Why you should protect your network with a router

Routers are commonly used by two or more computers to share a single source of internet service. Consequently, many a person assumes that a router is not needed if only one computer is connected to the Internet. You should deploy a router even if you have only one computer since the firewall built into routers protects your computer from port scanners that seek to find openings for attack.

Two features are important when shopping for a router, namely Stateful Packet Inspection (SPI) and Network Address Translation (NAT). Stateful Packet Inspection keeps track of outbound requests or more specifically, packets, in order to determine legitimate inbound packets. Network Address Translation masks your internal network while making it possible to connect multiple computers using a single public IP address.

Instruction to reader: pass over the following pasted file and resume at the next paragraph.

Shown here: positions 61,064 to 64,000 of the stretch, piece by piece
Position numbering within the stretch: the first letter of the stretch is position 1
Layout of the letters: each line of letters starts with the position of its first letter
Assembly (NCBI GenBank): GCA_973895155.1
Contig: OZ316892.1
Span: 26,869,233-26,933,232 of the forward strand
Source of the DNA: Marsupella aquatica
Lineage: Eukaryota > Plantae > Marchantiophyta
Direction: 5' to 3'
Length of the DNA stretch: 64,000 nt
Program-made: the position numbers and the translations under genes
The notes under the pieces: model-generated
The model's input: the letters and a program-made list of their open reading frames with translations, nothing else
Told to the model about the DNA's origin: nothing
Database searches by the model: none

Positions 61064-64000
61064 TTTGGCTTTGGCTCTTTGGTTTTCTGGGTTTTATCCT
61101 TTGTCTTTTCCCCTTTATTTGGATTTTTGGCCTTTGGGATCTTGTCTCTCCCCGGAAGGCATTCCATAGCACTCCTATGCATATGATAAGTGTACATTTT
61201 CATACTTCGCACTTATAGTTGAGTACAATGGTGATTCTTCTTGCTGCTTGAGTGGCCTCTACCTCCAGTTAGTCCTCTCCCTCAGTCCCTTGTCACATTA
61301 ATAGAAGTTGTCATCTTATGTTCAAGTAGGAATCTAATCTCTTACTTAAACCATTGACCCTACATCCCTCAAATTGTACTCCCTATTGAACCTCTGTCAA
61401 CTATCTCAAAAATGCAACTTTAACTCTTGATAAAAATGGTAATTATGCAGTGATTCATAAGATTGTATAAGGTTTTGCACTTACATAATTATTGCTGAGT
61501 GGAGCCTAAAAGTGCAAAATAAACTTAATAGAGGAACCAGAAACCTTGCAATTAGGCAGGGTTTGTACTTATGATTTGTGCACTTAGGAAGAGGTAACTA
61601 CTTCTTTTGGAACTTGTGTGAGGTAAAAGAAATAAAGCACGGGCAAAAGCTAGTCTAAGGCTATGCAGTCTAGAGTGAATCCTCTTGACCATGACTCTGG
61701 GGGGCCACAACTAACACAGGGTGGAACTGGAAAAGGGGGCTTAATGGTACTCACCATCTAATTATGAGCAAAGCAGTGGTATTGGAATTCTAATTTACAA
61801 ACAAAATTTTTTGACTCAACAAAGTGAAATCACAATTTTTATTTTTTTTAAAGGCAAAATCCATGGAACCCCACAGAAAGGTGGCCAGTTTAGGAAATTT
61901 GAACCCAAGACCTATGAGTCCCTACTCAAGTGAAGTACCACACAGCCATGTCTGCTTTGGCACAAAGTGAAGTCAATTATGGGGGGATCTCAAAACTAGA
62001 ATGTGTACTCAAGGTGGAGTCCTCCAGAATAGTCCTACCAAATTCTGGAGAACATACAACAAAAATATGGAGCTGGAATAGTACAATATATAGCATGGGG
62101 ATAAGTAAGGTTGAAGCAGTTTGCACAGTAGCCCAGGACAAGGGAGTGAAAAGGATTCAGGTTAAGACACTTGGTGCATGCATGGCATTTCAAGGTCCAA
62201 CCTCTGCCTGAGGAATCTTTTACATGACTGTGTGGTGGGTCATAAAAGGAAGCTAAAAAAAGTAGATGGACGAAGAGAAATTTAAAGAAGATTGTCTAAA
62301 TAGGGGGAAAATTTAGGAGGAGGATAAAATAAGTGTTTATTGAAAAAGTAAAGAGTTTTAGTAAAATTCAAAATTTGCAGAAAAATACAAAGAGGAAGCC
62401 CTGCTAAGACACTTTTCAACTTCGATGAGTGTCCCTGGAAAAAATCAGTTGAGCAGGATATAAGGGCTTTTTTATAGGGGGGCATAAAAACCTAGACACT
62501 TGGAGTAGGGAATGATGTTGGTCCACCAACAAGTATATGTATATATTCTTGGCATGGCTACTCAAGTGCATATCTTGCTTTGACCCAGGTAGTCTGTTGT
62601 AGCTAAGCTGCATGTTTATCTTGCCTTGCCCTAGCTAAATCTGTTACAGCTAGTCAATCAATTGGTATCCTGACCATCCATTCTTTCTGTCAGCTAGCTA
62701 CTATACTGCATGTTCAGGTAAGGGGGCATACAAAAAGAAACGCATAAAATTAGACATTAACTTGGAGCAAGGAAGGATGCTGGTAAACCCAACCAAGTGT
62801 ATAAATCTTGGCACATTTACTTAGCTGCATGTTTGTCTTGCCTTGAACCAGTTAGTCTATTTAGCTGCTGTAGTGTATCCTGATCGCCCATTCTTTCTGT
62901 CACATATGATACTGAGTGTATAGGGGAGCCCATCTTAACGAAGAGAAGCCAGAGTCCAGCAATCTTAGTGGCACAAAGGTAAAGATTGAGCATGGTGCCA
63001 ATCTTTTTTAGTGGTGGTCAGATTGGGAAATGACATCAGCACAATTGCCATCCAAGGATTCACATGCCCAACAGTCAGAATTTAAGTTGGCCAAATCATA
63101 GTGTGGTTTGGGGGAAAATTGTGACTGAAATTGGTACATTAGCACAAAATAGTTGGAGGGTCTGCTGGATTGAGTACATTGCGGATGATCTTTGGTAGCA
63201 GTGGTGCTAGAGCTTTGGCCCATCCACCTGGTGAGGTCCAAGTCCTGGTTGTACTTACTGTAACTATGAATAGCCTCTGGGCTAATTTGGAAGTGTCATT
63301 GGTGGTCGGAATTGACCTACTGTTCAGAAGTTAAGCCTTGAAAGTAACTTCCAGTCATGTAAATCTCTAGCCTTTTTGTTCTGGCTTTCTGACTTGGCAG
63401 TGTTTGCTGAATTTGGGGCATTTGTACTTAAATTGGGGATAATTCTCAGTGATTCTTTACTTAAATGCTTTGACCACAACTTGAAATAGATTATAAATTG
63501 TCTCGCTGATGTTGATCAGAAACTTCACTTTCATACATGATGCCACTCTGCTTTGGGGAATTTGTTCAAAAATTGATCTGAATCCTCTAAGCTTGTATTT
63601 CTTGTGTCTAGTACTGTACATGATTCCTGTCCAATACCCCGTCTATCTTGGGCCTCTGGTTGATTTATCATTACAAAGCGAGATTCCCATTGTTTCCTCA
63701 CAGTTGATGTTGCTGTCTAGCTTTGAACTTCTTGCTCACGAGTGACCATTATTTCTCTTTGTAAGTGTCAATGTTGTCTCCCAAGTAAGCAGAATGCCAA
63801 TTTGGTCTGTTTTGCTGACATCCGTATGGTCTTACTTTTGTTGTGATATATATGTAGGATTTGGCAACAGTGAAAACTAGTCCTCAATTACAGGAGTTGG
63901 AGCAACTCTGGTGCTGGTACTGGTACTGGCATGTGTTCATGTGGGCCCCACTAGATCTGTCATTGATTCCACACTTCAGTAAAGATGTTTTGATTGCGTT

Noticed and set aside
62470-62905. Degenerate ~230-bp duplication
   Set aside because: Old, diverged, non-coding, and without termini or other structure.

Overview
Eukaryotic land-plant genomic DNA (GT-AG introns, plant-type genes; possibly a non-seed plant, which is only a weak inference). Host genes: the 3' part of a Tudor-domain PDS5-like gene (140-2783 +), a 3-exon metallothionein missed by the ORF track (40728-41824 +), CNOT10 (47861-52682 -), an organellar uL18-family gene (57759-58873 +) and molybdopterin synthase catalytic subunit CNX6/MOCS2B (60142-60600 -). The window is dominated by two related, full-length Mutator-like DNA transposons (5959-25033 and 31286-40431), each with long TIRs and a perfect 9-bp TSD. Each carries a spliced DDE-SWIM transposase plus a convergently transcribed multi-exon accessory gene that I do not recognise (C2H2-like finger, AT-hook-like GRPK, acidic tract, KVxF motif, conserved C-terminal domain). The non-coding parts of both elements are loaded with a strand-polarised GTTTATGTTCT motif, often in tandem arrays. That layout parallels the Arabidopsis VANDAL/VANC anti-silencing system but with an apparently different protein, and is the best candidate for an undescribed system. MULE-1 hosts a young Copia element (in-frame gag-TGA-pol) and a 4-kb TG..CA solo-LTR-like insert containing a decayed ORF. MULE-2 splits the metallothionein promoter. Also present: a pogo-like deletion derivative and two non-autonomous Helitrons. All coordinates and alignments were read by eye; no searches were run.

While deploying a router can protect your internal network, it can also exposed it to dangers if your router is not configured properly. It is supremely important to change the router’s default username and password. Furthermore, you should change the Service Set Identifier (SSID) and prevent the router from broadcasting it. While the previous measure can make it somewhat harder to discover your wireless network, it can be easily defeated by a skilled attacker. These steps are necessary to prevent intruders from fiddling with your settings and breaking into your network.

It is equally important to use the strongest Wi-Fi encryption. It is recommended that you harden your wireless network with Wi-Fi Protected Access (WPA), AES encryption and MAC address filtering. Note that MAC address filtering can be easily defeated by spoofing it. I recommend WPA2 since WPA has been compromised. Failure to harden your network can expose you to identity theft, and thus compromise your privacy.

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